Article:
5 Economics: ‘Alchymists, sorcerers and charlatans’
In tracing the career of the erring philosophers, or the wilful cheats, who have encouraged or preyed upon the credulity of mankind, it will simplify and elucidate the subject if we divide it into three classes: the first comprising alchymists…the second comprising astrologers, necromancers, sorcerers, geomancers and all those who pretend to discover futurity; and the third consisting of dealers in charms, amulets, philtres, universal-panacea mongers, touchers for the evil, seventh sons of a seventh son, sympathetic-powder compounders, homeopathists, animal magnitisers, and all the motley tribe of quacks, empirics and charlatans.
This citation, from Charles Mackay’s 1841 treatise examining the human propensity to fall prey to panic-mongers and confidence men, offers a useful summary of the various types of manipulation and rhetoric that have characterized the AGW debate over the past decade and more. The refusal of the AGW theorists to acknowledge and incorporate into their model the first four “ugly facts” addressed in this paper – that it is not unusually warm; that it is getting colder; and that while temperatures do not correlate with carbon dioxide concentrations, they do appear to correlate with solar activity – might charitably be ascribed, in Mackay’s idiom, to the work or influence of “erring philosophers.” The next three cases, however – the vulnerability to market forces and outright fraud of attempts to treat “carbon” like a commodity; the portrayal by politicians and politically-motivated activists of “climate change” as a “threat”; and the repeated betrayals by the proponents of the AGW thesis of the fundamental tenets of science – are examples of what Mackay called “wilful cheats, who have encouraged or preyed upon the credulity of mankind.”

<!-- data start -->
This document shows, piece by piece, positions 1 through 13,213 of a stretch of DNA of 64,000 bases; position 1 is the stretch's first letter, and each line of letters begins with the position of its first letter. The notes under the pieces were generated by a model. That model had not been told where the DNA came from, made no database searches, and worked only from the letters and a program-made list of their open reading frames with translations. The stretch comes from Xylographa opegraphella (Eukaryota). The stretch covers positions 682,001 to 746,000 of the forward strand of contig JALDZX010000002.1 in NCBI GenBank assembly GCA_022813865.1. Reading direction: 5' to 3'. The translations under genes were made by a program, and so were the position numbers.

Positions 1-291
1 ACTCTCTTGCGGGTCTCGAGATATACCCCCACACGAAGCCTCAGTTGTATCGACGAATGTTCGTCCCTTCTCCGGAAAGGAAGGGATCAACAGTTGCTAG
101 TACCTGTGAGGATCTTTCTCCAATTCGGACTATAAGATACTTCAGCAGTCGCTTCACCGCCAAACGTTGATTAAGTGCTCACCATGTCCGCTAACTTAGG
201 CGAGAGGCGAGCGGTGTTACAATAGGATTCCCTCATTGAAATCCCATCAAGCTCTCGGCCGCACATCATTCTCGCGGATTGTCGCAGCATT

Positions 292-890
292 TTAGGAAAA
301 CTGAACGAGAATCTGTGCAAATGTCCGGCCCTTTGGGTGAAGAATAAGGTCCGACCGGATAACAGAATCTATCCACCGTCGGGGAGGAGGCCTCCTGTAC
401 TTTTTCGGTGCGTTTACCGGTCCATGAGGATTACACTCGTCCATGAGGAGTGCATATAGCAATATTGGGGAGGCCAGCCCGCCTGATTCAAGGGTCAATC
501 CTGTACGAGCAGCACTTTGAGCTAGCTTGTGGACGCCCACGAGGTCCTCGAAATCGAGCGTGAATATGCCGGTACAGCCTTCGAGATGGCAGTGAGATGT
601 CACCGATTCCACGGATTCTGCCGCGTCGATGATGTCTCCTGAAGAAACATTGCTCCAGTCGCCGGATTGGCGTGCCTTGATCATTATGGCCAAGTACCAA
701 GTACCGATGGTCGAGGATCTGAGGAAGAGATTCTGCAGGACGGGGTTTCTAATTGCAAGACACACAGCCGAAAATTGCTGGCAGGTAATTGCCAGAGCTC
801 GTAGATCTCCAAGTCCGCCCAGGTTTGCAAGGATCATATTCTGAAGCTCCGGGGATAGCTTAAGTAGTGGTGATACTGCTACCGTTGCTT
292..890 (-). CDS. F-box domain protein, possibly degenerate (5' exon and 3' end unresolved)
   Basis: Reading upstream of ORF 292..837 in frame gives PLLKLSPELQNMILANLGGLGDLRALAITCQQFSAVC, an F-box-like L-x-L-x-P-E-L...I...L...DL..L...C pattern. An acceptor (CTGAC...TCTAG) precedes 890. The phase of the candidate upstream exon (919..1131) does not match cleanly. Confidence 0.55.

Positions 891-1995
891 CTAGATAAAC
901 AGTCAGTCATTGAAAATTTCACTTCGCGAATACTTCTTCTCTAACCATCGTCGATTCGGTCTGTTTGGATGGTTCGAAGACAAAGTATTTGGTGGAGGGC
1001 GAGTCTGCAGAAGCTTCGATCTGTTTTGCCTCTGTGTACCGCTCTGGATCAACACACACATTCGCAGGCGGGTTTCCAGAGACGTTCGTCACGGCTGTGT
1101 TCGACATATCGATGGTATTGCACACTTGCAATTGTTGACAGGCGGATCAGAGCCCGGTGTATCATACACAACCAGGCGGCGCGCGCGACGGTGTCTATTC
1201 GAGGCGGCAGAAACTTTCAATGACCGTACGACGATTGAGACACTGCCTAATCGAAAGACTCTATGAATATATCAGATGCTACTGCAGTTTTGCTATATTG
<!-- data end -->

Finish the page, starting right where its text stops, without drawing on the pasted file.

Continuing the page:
This chapter examines how “alchymists, sorcerers and charlatans” have been able to create and/or exploit past economic panics and bubbles to generate profits from insufficiently sceptical. The purpose of this examination is to provide an historical context for a subsequent discussion of the financial alchemy of carbon trading, through which one of the two gases most important to life on Earth is transformed: first, into a poison threatening global Armageddon, necessitating regulatory limits, taxation and fines; and then, through the alchemy of “carbon credits”, into a commodity, to be bought and sold in international markets with the political aim of achieving massive reductions in the production of this horribly dangerous, yet somehow marvellously profitable, substance.
Because a discussion of these subjects necessitates a review of relevant historical precedents, the following chapters are necessarily somewhat longer than the foregoing ones, which – by virtue of the topics involved – focussed exclusively on the scientific aspects of the AGW thesis. I therefore beg the reader’s indulgence as I first delve into some illustrative historical examples of what can happen when of humans make decisions – especially economic decisions – without first engaging their critical faculties.
5.1 ‘Artful managers’